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Consider a service where you can inquiry someone's SSN and you will be shown his personal information and his income decile among the population of his country is one of those information. Right now a bullet graph is being used to show the decile because of its space efficiency (picture below)

enter image description here

As you can see the middle bar isn't as descriptive as I thought it'd be and when someone is part of 10th decile the full length of bar isn't just showing it well, and seems that the indicator bar is part of the graph itself.

I need suggestions on improving or replacing the bullet graph, any helps are appreciated.

  • I'm struggling with some of the terminology you're using: Can you explain "SSN"? – Andrew Martin Sep 27 '17 at 8:29
  • @AndrewMartin Social Security Number (It's actually called national number in my case, a unique number assigned by government to each person) – Nima Hakimi Sep 27 '17 at 9:46
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Looking at the example, even having read the description, it took me some time to work out what the graph was showing, and I think the problem is this:

If you see a diagram only once, and it is only showing one piece of information, it is very hard to distinguish between the structure of the diagram and the actual content. For instance, if I see this diagram six times:

example diagram

then it's clear how to read each individual diagram. But if I see it only once, I don't know if I'm looking at the green divisions, the thick bar, the thin bar, etc.; and the problem is even worse if this one example happens to show the minimum or maximum value.

If your users are likely to see the diagram only once, then you are introducing them to a new visual language and trying to communicate to them using that language, at the same time. You could try using familiar idioms to help explain the graphic:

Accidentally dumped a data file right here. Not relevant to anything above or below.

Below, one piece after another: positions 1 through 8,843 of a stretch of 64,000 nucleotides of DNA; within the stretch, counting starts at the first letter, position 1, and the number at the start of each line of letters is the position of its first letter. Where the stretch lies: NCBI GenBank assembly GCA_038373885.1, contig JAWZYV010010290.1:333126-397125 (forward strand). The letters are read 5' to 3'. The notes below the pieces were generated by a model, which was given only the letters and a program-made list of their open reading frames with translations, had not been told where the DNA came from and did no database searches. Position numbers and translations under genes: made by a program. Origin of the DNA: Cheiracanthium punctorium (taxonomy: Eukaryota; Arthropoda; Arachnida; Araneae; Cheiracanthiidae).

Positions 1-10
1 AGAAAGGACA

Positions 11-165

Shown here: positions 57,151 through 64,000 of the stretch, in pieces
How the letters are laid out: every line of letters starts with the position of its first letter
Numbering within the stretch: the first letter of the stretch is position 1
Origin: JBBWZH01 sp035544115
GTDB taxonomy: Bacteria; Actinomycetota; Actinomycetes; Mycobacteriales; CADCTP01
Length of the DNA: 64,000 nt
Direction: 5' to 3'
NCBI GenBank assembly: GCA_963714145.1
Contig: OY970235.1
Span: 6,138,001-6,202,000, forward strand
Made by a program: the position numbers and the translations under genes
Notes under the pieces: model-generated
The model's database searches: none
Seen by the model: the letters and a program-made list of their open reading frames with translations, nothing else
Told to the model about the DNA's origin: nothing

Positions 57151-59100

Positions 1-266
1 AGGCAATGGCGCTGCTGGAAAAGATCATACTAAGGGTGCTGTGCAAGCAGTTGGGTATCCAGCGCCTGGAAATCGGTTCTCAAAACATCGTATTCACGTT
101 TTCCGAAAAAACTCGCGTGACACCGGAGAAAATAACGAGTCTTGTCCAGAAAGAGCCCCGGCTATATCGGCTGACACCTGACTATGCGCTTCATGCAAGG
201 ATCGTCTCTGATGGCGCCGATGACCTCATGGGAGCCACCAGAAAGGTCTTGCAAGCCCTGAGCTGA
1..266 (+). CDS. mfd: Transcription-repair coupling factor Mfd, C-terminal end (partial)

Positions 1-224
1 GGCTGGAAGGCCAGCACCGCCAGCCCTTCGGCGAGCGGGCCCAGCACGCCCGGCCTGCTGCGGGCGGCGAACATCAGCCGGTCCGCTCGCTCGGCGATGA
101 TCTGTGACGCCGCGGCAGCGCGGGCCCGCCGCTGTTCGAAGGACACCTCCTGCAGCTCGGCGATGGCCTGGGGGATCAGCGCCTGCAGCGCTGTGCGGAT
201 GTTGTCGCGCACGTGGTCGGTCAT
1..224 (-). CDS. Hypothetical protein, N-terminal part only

enter image description here

Or it might be better to simply use text (e.g. "90% earn less")...

  • What about space concerns? "bullet graph is being used to show the decile because of its space efficiency" – Ada Oct 8 '17 at 9:31
  • I think the examples I suggested would work at a smaller size. But there’s a trade-off between a diagram being simple and it being easy to understand. That’s why I mentioned using text as a serious alternative— people have spent a lot of time optimising written Persian to graphically convey information in a small space. – bobtato Oct 10 '17 at 17:14
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I think @Ada's answer is an improvement on the original. However, I'm not sure that a bullet graph is a great approach.

Another approach would be a 10-bar histogram with the bar representing the current percentile highlighted, but with limited vertical space here (and if you need to show multiple rows) that may not work well. Something like this image.

A way to simplify the bullet graph would be to convert it to a simple bar / progress bar with the percentile as a label. Something similar to this image.

I think either of these options would be clearer at first glance, and unless you need the additional information of the bullet graph (performance vs. benchmark, qualitative ranges), it would probably be better to use a simpler visual representation.

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enter image description here My solution is to put an indicator in the graph. Also if it is pointed in the middle of the decile section, then it will never gets into a confusing position of starting or ending point.

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